Though it’s been mostly change, one thing that has come back thanks to DC’s ‘Rebirth’ event is the original numbering for both Action and Detective Comics. So, sometime in the future, we’ll actually reach #1,000. That’s pretty cool, but in the meantime, let’s see check out what the new creative team DC has for us for #934. Is it good?
Detective Comics #934 (DC Comics)
One night, someone who looks strangely like Batman attacks Azarel in Gotham and nearly kills him. A few days later, the real Batman approaches Batwoman, saying that somebody has been watching all of the vigilantes in town and that something must be up. As such, he wants the two of them to team up and start preparing and training some of the other heroes before something bad happens.
The Initial Impression
This was a strong start from the new creative team of James Tynion IV and Eddy Barrows. I heard a few concerns from people about the scarce info that was floating around about the book and that some decisions that felt up in the air. However, outside of one or two small details, there’s no need to worry about the issue. The characters were all handled very well here and the potential for where this new direction can go seems limitless.
Story-wise, the issue is primarily about setup. It establishes the new status quo, the characters, what the focus will be about, and also drops some hints about the villains. While a lot of setup tends to feel boring or slow as the story goes through the motions to form everything, this issue felt different. The pacing was tight, able to balance both the setup, the characterization, and action rather well. For instance, opening the issue was a big action sequence to get you pumped up and wondering about what’ll happen, but it followed it up immediately with both setup and character moments between Batman and Batwoman. It felt like there was a lot going on and as such, no portion of the writing overshadowed the other.
The characterization is what really impressed me the most. Everyone came away here looking grea by having good character moments and feeling like themselves. Batwoman was treated as an equal to Batman–someone who is smart and tough, but also someone who could be better at working with people in a unit. Spoiler and Red Robin (who doesn’t have that much red anymore I’ve noticed) have good chemistry and banter between each other, while also showing strong trust between each. Cassandra Cain is just great overall and her momen reminded me previous appearances of her pre-reboot. Then there’s Clayface, who seems to be following the more anti-hero direction from the last arc of Batwoman by being open to becoming a better person and looking for redemption. It’s an interesting choice and the scene with him in the theate helps build that new direction with him. It’s solid work overall and I’m really looking to see how the group works as a team, or even just seeing more of their interactions (it would be great to have another moment like that certain one between Batman and Batwoman earlier on in the issue).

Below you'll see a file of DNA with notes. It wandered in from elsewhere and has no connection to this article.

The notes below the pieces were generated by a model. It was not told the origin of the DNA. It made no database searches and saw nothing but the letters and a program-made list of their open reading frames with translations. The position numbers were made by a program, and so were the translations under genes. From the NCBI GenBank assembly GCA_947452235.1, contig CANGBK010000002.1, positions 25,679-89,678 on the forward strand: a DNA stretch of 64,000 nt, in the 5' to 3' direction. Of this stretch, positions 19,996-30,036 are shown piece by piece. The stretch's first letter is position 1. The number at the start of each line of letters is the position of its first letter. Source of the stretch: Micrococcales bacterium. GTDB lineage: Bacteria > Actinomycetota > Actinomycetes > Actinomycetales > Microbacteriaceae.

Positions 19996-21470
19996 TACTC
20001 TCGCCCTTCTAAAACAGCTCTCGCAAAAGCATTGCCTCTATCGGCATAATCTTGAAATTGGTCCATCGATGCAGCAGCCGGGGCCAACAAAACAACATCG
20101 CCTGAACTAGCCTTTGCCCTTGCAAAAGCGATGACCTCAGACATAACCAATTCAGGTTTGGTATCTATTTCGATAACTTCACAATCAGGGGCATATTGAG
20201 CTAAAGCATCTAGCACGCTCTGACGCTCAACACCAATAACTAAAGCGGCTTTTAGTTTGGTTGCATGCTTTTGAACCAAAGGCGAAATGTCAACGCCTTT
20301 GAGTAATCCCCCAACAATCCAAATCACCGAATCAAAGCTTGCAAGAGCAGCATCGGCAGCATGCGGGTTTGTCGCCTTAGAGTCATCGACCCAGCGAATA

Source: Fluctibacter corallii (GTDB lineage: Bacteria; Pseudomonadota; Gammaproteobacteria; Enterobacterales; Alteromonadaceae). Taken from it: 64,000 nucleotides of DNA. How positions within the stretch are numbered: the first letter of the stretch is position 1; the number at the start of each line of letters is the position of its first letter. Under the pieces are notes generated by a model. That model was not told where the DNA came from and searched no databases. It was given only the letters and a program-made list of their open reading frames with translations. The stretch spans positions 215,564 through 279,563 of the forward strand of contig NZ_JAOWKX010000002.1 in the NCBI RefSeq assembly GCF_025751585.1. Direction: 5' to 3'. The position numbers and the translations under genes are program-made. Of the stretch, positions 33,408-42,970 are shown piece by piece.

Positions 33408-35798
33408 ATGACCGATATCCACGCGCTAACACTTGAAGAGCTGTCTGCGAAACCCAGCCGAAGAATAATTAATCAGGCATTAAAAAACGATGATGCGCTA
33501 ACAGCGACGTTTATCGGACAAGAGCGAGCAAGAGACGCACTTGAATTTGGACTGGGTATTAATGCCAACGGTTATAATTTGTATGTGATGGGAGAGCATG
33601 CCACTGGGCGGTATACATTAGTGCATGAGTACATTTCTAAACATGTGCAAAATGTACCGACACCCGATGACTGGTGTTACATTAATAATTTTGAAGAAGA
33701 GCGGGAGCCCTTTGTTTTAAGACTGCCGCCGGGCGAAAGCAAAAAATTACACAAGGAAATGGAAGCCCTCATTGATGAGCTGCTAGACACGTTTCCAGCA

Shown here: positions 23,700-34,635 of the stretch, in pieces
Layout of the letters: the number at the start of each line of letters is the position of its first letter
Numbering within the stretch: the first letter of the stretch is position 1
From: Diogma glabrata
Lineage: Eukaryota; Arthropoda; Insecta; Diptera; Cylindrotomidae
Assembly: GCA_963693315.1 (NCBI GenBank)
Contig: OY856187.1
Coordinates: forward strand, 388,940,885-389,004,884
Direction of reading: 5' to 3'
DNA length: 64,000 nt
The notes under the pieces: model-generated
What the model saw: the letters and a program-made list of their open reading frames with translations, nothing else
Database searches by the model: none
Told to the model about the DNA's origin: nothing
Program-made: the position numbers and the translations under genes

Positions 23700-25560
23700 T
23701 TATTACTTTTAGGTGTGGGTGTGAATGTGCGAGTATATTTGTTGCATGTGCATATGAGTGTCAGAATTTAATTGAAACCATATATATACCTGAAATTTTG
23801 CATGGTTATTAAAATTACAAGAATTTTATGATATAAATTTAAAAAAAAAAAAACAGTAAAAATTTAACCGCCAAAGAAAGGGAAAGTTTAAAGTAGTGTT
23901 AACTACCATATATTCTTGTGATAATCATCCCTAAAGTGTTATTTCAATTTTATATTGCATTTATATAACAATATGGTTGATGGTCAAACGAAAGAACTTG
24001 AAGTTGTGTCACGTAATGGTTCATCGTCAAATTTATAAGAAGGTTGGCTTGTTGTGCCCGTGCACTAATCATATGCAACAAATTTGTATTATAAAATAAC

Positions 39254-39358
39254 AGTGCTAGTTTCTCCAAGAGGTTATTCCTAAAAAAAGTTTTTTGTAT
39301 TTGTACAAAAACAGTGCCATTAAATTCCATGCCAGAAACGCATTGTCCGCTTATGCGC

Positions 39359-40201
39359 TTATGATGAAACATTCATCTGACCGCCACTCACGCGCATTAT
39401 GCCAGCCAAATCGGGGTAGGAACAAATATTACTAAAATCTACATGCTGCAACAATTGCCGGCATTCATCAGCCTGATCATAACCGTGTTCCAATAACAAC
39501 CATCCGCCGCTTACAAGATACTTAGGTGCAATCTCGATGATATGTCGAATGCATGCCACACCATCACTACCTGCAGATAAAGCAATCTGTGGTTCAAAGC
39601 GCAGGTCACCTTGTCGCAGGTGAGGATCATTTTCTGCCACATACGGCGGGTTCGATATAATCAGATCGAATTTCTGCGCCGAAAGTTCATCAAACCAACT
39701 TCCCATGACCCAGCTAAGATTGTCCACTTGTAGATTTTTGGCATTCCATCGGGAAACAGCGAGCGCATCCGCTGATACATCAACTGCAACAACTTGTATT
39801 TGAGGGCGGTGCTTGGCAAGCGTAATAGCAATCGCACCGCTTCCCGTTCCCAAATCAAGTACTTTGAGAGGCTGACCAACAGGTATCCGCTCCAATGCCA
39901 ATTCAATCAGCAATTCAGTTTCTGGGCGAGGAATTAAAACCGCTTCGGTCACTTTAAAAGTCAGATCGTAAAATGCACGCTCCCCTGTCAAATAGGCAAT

Another standout in the issue is the artwork by Barrows. It looks absolutely gorgeous, especially when its paired up with Eber Ferreira on inks and Adriano Lucas on colors. The attention to detail in the world is astounding and every location looks so believable, from how things are lit, the shadows against the walls, and small touches with the weather. The characters are very well drawn, expressive and so finely detailed that you can tell how all of them are feeling instantly, even someone like Clayface. The layouts and composition are great, with the right use of angles and character positioning to draw your attention to the right things in each panel. The action looks wonderful and really displays some fluid movement. Finally, there are some small, subtle touches that I liked; for instance, some of Penguin’s goons are wearing the same outfits the gang wore in the Arkham games.
The only problems that I have with the issue as a whole are very small and nitpicky. For instance, Cassandra Cain’s codename of Orphan just sounds very stupid for many reasons, mainly that it was the identity that her abusive and horrible father used when he was working for Mother. Some of the exposition was a little awkward or forced, in particular with Batman and Batwoman. While it works well for introducing these characters and ideas to new readers, it does on occasion sound rather unnatural. Also, some of the faces in the artwork, while not very often, did occasionally look weird, especially in the mouths and eyes. Again, this all just nitpicky stuff. It just did not take away from my experience with the comic.
Is It Good?
Detective Comics #934 was a fantastic and really wonderful start for this new creative team. It did everything right when it came to setup, not dragging the experience down, and kept you interested in what was being shown. The writing was mostly good, the characterization was excellent, and the artwork was stunning. Detective Comics has returned to top form and if you’re a Batman fan, you’ll definitely want to get in on the fun.